This gets a bit more technical, and you may need more advanced software like Adobe Photoshop to do this. Here is a tutorial with a similar process I used to create the above motion thumbnail with Photoshop after I completed the full video. Ask your video professional!
What’s My Name?
Title text is great for enticing a user to click on the video and also give some extra fodder for the search engine bots to chew on and rank you higher in searches (SEO). Don’t stop at “Company Profile Video.” Let’s write something a bit more enticing for both the potential human audience and for the keyword hungry search engine bots.
How about “Company Name Profile – Raising Premium Llamas on Alcatraz Island Since 2018” We got in that it’s a company profile video so people know what they are getting into, the company name, we described what the company does, we got in “llama raising” keywords for SEO bots, and we got in a location (also great for local SEO). This title describes the video better, and it will bump us up in YouTube (if posted there) and other search engine results if someone is searching for llama services in the Alcatraz area via YouTube, Google, Bing, or wherever.
Make sure you give a quick description of what happens in your video and then post any relevant link and web address that applies. Link to your website, your social media, specific pages on your site that are relevant, etc.
The description area is also a great place to pump your video full of SEO power. The more accurate your description is and the more keywords relevant to your business niche and location, the better. A quick and dirty way to fill up your description area after you write some basic custom content is to paste a transcription of any spoken word content into the description area. It’s easy to get a transcription using the services I outline in this blog post.
If you are a local business looking for local clients and customers, then your location is always a very important piece of information to include in your description or even in your title. If someone is searching for “HVAC in Baltimore” they have a very good chance of happening upon a video about your HVAC business if “HVAC” and “Baltimore” are keywords you have included. However, they very likely won’t find it if “Baltimore” is not included in text with your video, as the search will first show any videos it knows are Baltimore related first, then just any HVAC videos from anywhere in the world next.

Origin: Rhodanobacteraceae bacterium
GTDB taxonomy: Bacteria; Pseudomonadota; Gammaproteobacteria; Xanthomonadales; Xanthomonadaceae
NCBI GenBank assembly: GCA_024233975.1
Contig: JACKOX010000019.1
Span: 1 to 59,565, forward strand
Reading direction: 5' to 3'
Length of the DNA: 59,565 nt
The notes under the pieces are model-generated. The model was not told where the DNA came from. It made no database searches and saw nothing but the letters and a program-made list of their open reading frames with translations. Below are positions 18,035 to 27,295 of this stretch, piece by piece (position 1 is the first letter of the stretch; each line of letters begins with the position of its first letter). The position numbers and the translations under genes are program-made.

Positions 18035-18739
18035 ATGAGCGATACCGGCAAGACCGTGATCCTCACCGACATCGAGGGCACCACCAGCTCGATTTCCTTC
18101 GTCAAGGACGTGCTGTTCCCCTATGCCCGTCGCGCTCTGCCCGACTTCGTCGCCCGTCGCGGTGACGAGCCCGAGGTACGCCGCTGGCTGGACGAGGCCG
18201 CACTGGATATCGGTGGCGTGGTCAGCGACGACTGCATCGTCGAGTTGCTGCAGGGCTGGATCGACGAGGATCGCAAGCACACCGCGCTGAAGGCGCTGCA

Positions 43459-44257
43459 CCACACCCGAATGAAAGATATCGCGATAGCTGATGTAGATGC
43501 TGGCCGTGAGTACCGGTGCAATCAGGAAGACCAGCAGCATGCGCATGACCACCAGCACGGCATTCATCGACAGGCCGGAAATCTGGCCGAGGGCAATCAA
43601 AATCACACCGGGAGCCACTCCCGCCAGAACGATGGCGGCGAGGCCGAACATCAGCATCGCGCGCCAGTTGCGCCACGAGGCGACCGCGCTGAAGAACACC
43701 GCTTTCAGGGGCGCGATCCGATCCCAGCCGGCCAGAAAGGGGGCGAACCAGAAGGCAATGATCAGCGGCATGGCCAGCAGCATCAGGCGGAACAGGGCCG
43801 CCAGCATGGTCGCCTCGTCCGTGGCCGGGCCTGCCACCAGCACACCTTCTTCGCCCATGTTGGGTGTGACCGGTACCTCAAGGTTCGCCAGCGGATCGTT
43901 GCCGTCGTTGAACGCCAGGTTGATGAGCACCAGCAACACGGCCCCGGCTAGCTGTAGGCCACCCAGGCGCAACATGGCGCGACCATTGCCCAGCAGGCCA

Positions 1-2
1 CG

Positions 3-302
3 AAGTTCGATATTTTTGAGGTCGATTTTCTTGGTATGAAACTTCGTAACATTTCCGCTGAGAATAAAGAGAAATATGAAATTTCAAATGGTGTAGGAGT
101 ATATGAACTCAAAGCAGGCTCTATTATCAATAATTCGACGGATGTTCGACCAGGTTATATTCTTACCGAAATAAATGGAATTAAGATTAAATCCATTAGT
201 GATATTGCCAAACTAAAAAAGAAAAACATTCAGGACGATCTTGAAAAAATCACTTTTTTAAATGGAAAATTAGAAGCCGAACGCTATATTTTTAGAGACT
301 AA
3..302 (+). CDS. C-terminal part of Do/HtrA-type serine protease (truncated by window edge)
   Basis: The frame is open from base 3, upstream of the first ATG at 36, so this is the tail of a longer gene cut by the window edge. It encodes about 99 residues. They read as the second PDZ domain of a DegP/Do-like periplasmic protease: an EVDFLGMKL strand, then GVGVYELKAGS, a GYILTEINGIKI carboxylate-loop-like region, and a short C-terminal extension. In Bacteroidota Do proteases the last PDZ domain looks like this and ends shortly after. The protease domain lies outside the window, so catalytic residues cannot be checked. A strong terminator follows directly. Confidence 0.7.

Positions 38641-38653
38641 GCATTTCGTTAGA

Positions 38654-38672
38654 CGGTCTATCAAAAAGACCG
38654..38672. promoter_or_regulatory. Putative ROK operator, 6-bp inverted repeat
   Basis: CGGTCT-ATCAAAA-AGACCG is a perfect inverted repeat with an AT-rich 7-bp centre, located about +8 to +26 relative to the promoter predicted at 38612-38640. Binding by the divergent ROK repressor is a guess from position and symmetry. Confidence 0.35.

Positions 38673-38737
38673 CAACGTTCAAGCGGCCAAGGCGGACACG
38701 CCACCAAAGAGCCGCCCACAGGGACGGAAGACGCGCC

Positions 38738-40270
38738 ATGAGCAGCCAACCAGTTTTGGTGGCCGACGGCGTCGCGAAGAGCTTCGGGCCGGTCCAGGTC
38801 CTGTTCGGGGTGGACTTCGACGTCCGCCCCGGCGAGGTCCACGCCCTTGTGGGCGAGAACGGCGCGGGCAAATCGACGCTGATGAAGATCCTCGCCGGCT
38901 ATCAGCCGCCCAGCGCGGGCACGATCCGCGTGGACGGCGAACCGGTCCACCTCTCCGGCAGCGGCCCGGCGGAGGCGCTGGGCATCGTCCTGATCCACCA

The way tags are parsed by each publishing platform varies. I believe they are most important in social media platforms like Instagram, Twitter, and LinkedIn where people may be following certain subject matter or trending hashtags. Generally, tags and hashtags can’t hurt, so spend some time and think up five or so tags to include with your post. Again, remember that local info is important if your business is local, so consider tagging your city or area of operation. Here is a good article regarding hashtag strategy on various platforms.
Now you know a bit more about the strategies and niggles for getting the most out of your hard-produced video content on the internet. Remember to consider carefully your audience, the platform, and what your business hopes to accomplish with your video, and publish responsibly!